Thoughts After The April Upminster Death Cafe

Something that a lot of people tell me is that I always seem to be busy. I fully acknowledge that this is mostly true. Somehow, one way or another, I find it harder to organise chill out evenings or days for myself than events! Please don’t think I am complaining, I feel very lucky for having got a career I love and I can arrange things in my spare time which add to this.

We had a very successful and enjoyable Death Cafe on Tuesday which drew three new attendees who seemed to have a great evening and a number of regulars turned up again. I love the fact people keep coming along and that we still have new people who are interested and want to find out more about it. Some previous events have been quite intense and others very lighthearted, the one this month started off quite heavy and ultimately became a lot more cheerful through people sharing funny stories about what has happened to them relating to loved ones dying or through their own experiences with death. I think this summarises something perfect about death, yes it is a horrible time for us all and it will always be an unpleasant thing but there are funny and happy moments that we will remember and can share which make it easier. One thing that came up was people’s strange reactions to death and the unexpected things people do, which included my Mum and I sharing how a friend of my Nan’s when she died who only seemed interested in asking if he could have her television only a day or two afterwards. I remember being furious at the time, but it also serves as a ridiculous story we can now laugh about, the actual audacity of someone to ask if they could take her not exactly expensive or start of the art TV!

I am really please to announce that my Death Cafe hosting has meant that I have some great events lined up for Dying Matters week 2019. More details of these will follow! One thing I wanted to focus on today was the point of Death Cafe and to try an encourage people who may not have been previously to try and attend an event. I think it’s important to point out that a lot of people ask me about them but are sure that they would have nothing to contribute. Trust me when I say, everyone has something to contribute. You might not think discussing death is for you, but we have all either been affected by death or we have thought about it in our lives. It is also something that will, with certainty, happen to us all.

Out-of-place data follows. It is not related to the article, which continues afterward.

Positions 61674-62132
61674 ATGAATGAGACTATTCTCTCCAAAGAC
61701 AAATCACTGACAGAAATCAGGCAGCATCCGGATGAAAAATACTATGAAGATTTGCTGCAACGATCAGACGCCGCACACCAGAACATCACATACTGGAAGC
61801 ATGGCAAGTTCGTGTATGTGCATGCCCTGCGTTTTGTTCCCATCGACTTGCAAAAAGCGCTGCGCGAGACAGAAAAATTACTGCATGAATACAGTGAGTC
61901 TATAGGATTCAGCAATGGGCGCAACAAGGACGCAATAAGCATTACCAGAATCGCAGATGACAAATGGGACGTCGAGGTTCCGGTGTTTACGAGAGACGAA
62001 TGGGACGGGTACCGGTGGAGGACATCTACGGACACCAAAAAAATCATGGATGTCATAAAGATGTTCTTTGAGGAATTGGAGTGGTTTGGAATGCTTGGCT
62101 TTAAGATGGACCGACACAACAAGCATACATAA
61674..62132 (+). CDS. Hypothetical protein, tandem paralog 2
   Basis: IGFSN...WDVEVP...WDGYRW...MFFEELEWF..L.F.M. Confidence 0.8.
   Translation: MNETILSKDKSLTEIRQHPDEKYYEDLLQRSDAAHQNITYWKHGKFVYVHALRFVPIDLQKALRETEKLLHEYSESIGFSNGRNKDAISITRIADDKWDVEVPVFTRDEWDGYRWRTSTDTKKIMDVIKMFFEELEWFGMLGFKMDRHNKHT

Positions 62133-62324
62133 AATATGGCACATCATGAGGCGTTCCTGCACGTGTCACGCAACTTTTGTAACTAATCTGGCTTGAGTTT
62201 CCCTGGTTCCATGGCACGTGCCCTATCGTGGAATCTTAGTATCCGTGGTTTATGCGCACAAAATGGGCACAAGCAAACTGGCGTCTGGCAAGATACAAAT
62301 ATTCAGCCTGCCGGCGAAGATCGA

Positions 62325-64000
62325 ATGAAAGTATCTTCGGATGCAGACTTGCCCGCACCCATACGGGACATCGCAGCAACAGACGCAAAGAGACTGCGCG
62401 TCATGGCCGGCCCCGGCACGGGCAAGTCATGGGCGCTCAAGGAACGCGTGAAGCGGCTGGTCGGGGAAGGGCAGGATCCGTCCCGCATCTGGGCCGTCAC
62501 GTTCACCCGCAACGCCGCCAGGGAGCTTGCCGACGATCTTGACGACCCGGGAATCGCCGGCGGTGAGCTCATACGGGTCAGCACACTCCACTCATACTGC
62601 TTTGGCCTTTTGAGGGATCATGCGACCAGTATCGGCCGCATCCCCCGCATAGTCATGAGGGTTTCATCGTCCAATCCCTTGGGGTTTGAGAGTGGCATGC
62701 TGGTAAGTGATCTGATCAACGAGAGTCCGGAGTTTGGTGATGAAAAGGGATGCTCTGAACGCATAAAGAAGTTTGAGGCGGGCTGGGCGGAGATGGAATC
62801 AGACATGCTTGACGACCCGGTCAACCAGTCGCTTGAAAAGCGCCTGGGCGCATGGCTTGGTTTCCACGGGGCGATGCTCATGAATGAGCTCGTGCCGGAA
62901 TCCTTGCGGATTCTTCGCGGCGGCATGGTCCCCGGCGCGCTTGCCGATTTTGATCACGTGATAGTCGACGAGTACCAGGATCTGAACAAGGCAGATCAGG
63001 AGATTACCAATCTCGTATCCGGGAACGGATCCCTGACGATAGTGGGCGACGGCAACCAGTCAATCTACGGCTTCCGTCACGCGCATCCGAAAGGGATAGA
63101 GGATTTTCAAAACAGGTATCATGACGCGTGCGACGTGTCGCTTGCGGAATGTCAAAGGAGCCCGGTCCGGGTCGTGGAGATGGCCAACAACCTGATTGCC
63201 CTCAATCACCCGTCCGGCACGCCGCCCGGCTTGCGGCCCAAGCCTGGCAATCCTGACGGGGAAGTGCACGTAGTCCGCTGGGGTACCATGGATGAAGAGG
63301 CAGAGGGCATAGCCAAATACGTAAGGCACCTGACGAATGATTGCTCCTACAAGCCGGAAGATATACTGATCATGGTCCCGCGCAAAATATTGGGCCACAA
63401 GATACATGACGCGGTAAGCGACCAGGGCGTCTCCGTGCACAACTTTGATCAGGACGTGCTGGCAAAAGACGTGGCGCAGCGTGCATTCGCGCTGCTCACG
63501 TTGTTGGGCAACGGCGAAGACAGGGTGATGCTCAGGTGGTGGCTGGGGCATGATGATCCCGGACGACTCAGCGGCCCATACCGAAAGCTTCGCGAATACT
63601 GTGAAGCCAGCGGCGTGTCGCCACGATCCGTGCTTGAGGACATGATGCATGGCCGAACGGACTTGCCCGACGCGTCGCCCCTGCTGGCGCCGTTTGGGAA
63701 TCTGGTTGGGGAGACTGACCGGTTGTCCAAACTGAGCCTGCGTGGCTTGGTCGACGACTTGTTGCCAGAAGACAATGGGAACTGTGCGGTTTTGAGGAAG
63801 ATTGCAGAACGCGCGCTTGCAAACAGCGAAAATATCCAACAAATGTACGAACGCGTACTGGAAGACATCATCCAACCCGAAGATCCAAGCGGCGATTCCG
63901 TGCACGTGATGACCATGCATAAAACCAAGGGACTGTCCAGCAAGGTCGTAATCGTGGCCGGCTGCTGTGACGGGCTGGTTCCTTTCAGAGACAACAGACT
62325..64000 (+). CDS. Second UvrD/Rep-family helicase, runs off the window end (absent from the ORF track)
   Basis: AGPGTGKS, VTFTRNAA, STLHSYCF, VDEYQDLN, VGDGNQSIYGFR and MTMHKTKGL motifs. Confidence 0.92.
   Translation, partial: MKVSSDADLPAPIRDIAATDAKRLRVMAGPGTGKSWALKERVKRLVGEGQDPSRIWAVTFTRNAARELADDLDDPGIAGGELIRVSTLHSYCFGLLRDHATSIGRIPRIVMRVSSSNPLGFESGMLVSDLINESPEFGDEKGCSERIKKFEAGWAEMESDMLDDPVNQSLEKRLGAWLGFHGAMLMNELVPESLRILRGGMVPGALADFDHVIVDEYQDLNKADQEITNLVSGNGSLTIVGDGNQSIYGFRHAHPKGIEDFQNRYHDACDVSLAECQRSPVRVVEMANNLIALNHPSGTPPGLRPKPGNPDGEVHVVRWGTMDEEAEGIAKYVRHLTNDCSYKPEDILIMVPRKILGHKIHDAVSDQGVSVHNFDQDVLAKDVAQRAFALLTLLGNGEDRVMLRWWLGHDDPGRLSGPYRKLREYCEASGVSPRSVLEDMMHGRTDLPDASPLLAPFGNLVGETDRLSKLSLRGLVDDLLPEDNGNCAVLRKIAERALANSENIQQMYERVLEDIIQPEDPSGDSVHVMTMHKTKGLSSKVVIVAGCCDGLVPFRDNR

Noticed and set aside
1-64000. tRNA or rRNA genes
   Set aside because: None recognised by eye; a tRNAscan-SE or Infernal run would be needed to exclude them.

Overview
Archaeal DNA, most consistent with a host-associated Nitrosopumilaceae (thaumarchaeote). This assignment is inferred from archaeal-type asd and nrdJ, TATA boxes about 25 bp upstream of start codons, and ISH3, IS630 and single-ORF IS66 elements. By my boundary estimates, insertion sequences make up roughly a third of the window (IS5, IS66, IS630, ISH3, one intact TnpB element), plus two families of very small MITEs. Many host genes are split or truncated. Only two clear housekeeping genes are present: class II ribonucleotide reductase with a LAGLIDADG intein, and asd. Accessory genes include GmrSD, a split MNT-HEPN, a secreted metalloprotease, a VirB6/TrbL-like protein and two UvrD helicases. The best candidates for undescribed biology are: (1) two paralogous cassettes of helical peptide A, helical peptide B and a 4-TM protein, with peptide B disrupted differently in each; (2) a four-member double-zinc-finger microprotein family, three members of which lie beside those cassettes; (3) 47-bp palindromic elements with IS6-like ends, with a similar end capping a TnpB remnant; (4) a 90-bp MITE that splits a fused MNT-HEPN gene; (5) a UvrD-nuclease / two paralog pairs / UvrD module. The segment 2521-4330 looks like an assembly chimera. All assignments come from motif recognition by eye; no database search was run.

One question I get asked a lot is what the typical Death Cafe attendee is like. I don’t believe there is such a thing as a stupid question but there are ones that are difficult to answer and that is one of them. I think it is fair to say that there is not a typical attendee at all. Another question I am asked is if it is worth it, and I trully believe that anyone can get a lot out of the experience. I mean it when I say that if you have any questions or are curious in any way I would like you to get in touch and we can discuss it. I started the Death Cafe in quite a selfish way, to talk to other people about my passions and interests but I think it is a wonderful thing that has grown into something I love doing through seeing other people enjoy the experience too.

You can see what events are lined up for Dying Matters Week in your area at the webite www.dyingmatters.org or you can research Death Cafes in your area via the postcode search at their website www.deathcafe.com. The details of the Upminster Death Cafe event for May can be found here https://deathcafe.com/deathcafe/8531/.

MG x

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